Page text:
Like every other project, I started by defining the problem that I wanted to solve, the issues with existing solutions, and the stakeholders in the process.
After sifting through hundreds of web results and talking to tens of people, I had a fair idea of the playing field. Startups like Hundred5, Harver, and FinalStage were building great products but none of them were actually using psychometric analysis to determine the suitability of a candidate to the organisation hiring for that role. This was Searchie’s USP.
After talking to my product manager and the rest of the team, we concluded that the stakeholders were as follows:
Organisations hiring employees
Recruiters sourcing candidates
Employees being hired
Next up was time to crunch some data.
I sent out surveys to multiple startups in the MENA region asking them to rate how important cultural fit was to them when assessing a candidate. I also asked them if cultural fit was something they put emphasis on when hiring.
The results were intriguing but did not contradict pre-existing surveys on the internet:
While the vast majority of organisations agreed that cultural fit was important to them, only about half of them actually had a structured way to analyse the intangibles.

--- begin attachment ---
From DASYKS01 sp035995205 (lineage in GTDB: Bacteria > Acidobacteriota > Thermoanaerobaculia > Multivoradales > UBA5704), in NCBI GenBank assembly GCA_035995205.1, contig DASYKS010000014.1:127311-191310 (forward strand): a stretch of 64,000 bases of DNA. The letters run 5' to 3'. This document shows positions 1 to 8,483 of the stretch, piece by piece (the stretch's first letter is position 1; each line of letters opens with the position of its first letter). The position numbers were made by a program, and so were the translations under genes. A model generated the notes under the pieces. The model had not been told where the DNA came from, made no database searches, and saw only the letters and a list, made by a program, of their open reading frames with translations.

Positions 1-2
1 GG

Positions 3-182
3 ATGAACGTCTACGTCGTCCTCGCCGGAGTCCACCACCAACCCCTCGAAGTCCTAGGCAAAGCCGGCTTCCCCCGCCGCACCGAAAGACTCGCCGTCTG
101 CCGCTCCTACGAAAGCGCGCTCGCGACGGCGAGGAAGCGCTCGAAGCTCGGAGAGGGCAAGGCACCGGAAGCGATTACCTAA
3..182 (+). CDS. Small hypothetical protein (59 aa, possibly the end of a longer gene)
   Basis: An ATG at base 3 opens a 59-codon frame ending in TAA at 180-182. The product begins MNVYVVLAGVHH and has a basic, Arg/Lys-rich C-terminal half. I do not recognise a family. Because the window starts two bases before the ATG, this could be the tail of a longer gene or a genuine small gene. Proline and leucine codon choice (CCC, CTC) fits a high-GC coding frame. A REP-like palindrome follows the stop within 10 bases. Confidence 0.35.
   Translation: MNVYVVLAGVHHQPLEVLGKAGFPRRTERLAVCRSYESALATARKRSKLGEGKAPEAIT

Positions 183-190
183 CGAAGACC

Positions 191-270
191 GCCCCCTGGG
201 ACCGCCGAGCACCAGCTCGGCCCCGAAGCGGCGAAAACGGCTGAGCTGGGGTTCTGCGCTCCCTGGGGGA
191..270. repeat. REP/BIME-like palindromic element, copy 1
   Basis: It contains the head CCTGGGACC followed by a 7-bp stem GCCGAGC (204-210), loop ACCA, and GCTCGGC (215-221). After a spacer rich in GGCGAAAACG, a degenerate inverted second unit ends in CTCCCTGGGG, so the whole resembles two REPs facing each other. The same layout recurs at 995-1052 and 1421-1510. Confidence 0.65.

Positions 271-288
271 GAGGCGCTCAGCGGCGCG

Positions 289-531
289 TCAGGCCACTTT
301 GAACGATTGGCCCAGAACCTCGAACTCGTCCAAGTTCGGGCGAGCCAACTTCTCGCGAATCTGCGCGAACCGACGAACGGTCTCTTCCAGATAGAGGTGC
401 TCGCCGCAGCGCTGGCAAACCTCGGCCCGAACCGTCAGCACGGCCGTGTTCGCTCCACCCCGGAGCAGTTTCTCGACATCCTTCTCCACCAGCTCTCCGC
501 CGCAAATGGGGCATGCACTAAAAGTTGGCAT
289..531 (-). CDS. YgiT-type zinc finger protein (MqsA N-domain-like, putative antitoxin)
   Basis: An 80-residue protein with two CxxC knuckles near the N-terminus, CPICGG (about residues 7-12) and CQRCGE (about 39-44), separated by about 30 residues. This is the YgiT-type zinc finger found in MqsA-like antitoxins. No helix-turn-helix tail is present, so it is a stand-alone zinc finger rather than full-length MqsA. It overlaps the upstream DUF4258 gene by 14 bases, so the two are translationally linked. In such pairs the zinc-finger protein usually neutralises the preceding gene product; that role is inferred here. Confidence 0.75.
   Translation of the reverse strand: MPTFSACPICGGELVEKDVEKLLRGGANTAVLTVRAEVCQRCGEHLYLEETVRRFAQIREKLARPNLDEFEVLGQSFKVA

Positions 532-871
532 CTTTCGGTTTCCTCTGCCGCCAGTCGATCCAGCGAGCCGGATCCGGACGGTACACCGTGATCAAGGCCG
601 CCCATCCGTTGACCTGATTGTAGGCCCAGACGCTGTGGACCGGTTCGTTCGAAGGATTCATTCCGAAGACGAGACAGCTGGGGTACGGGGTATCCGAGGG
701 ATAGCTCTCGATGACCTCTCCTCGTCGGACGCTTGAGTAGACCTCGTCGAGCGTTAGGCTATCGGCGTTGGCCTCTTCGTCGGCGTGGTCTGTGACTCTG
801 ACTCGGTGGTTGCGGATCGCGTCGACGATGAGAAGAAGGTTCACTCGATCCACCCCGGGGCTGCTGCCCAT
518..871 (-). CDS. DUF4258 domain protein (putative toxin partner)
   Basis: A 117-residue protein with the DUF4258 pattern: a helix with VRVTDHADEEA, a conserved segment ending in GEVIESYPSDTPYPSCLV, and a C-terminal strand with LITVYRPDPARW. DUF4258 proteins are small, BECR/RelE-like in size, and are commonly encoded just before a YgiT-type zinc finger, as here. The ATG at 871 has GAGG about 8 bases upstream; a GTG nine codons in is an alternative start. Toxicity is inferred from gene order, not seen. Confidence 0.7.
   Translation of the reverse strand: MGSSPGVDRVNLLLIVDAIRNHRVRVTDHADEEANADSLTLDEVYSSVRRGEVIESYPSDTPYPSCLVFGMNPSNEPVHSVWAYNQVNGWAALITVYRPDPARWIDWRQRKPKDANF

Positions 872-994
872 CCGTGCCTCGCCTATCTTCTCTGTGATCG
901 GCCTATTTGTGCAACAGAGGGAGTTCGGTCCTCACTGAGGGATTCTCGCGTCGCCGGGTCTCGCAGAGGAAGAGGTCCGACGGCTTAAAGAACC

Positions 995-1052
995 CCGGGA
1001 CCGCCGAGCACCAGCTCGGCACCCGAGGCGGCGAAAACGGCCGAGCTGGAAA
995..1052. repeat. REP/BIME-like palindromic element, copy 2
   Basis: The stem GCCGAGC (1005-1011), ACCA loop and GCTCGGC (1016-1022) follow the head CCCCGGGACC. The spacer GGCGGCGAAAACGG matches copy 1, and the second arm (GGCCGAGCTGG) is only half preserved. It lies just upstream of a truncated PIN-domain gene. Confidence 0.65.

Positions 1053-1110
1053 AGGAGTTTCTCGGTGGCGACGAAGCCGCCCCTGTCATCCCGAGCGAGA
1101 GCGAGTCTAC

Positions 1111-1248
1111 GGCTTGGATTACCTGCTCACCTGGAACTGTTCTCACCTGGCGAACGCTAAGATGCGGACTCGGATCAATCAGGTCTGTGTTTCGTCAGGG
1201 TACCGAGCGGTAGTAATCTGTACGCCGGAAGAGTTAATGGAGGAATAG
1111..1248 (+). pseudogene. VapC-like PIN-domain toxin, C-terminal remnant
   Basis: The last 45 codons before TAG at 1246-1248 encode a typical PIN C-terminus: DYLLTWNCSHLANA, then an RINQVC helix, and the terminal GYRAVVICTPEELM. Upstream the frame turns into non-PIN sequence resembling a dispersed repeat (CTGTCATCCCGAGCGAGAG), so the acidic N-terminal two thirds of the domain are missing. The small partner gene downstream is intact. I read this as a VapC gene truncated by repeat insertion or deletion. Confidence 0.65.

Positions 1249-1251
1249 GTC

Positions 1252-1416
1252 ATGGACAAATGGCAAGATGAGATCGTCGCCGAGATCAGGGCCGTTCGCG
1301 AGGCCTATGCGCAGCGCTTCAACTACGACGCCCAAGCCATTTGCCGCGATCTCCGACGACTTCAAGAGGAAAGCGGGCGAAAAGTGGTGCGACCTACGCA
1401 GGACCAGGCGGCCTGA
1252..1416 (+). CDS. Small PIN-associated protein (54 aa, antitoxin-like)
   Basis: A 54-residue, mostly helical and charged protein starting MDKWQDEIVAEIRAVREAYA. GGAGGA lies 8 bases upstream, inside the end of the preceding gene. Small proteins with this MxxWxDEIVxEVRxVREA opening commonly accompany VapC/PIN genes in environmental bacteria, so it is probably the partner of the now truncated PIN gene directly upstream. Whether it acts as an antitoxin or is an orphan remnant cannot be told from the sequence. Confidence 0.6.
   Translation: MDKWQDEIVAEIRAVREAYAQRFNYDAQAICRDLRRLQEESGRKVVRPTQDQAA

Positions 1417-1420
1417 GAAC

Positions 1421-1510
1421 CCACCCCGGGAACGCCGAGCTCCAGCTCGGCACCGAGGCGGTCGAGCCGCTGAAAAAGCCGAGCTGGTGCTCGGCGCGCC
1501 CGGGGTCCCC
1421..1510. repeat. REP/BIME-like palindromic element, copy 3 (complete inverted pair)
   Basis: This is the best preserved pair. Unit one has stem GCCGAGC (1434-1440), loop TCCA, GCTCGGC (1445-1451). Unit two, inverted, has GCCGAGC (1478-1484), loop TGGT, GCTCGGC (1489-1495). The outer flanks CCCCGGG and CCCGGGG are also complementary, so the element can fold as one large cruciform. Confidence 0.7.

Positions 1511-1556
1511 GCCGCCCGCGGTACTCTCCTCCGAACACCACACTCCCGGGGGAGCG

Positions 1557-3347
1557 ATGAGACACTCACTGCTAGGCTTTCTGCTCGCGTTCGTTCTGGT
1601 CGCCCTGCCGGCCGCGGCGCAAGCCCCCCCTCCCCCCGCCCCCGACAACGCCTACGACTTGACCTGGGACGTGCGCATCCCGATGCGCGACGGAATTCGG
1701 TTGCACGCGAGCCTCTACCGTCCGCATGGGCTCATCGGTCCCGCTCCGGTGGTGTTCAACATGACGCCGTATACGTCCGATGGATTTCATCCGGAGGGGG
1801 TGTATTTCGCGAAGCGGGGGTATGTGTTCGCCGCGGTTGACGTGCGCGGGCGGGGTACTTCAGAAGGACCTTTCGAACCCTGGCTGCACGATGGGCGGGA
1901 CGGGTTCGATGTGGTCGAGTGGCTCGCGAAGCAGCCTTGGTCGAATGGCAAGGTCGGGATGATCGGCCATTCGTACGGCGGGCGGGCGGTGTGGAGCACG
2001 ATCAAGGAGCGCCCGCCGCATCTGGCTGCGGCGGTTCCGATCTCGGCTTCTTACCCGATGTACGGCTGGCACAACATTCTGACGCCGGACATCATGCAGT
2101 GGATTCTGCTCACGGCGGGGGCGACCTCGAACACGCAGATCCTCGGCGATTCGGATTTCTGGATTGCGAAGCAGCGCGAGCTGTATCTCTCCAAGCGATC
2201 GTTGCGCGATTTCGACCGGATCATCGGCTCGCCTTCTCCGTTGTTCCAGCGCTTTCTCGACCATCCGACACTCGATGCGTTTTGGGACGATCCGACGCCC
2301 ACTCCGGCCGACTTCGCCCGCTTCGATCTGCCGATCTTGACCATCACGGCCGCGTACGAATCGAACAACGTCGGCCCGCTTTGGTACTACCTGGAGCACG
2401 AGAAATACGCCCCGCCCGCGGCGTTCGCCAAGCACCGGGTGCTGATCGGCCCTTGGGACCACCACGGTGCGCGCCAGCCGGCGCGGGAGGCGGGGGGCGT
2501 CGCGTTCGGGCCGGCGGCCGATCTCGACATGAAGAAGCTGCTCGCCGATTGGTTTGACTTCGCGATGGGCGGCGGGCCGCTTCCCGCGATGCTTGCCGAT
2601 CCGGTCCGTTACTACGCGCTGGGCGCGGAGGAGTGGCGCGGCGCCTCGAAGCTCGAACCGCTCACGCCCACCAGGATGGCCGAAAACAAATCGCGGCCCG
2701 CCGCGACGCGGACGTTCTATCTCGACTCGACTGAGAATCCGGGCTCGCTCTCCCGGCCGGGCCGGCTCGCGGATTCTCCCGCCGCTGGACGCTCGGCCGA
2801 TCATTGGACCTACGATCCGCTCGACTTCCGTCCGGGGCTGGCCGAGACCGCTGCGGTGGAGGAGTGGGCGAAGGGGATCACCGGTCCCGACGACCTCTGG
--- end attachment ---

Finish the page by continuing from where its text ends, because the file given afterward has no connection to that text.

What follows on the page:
Next, I took to the internet to find out how most organisations around the world actually measure cultural fit.
Data showed that interviews were by far the most common way of figuring out whether a candidate was a match for what the organisation was looking for. This was almost halfway through the recruitment process! Questionnaires were the second most popular method where a variety of tests were employed, from the Big Five to Occupational Interest Inventories and from DISC Profiling to other situational judgement tests. The major problem here was that very few of these tests were standardised and almost none were tailored to organisations. This left recruiters with a very vague sense of what a candidate’s personality was like and was often more confusing than helpful.
Thus, these surveys helped us understand our problem statement much better with a clear vision of how to proceed.
During this project I didn’t have to create personas since I had access to actual people part of a recruitment firm.
This helped the team validate design decisions within minutes of making them and proved to be extremely efficient in a fast-paced working environment.
While taking to them, we gathered some information about platforms which they used as part of their workflow:
For finding new candidates, LinkedIn and Indeed were the two most popular places.
ATS or Applicant Tracking Systems were used to monitor stages of the recruitment process different candidates were at, since recruiters worked on 10+ roles at once.
Email was a standard for communication with candidates and organisations.